The Ticketmaster platform described the rush to the Taylor Swift tour as "historically unprecedented". Millions of fans scrambled to snag a ticket at a first presale, open only to select followers. An equally historically unprecedented chaos was the result, which even reached the high echelons of US politics.
Only "verified" fans who had previously been selected by lottery were allowed to take part in the advance sale. As the BBC reports, this procedure should prevent commercial ticket dealers and bots from getting tickets for the 52 dates in total. Nevertheless, the tickets appeared a little later on resale sites for horrendous sums, the current black market price for a Taylor Swift show is 88,200 euros (stern reported).
The Swifties, as the singer's fans call themselves, report long waiting times – sometimes they should have waited up to eight hours. In addition, the website crashed regularly. Such scenarios are not uncommon at Ticketmaster. Periodically there are complaints about high prices, exorbitant fees and scarce ticket availability. British comedian John Oliver ranks Ticketmaster among the "most hated companies in the world" according to the BBC. The problems increased especially after the company bought the concert promoter "Live Nation" in 2010. A merger that was viewed critically from the start.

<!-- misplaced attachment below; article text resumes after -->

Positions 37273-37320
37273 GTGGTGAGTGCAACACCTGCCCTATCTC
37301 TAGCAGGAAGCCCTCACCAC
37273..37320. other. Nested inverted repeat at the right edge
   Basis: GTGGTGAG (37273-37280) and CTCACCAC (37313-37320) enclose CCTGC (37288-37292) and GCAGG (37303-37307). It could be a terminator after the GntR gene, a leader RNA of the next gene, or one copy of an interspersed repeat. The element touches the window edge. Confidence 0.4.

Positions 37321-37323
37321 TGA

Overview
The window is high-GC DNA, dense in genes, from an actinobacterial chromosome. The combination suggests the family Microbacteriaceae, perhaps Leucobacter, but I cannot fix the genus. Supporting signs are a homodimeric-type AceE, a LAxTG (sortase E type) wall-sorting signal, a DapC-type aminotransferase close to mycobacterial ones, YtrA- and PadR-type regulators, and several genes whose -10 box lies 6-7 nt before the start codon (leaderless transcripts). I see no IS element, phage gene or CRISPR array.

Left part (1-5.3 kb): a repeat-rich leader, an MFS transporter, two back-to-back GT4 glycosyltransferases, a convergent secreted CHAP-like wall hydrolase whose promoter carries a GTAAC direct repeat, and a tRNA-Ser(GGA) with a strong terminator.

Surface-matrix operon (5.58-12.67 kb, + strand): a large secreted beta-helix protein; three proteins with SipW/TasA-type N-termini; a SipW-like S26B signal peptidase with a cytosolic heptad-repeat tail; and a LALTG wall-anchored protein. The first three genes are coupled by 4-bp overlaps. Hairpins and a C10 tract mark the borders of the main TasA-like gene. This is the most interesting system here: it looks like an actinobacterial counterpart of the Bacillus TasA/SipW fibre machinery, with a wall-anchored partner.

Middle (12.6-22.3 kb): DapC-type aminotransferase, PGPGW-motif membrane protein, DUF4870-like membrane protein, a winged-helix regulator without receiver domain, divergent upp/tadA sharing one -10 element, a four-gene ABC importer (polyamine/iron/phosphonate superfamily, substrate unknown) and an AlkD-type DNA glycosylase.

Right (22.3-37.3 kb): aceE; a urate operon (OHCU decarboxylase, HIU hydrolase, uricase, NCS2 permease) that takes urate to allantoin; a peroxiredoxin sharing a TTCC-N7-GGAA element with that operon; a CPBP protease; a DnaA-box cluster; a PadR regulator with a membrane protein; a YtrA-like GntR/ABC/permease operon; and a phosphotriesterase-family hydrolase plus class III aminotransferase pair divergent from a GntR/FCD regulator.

Left Congresswoman Alexandria Ocasio-Cortez added: "The merger with Live Nation should never have been approved." The problem is well known even to President Joe Biden, who announced that the government would review concert ticket prices. Meanwhile, a coalition of artists is waging a campaign to break up Ticketmaster. One is confident that the outrage of the fan community will help to put the necessary pressure on those responsible, according to the organization.
Neither Taylor Swift herself nor Ticketmaster have commented on the difficulties. The pre-sale should go into the next round on Friday. For fans, this probably means the next ticket chaos.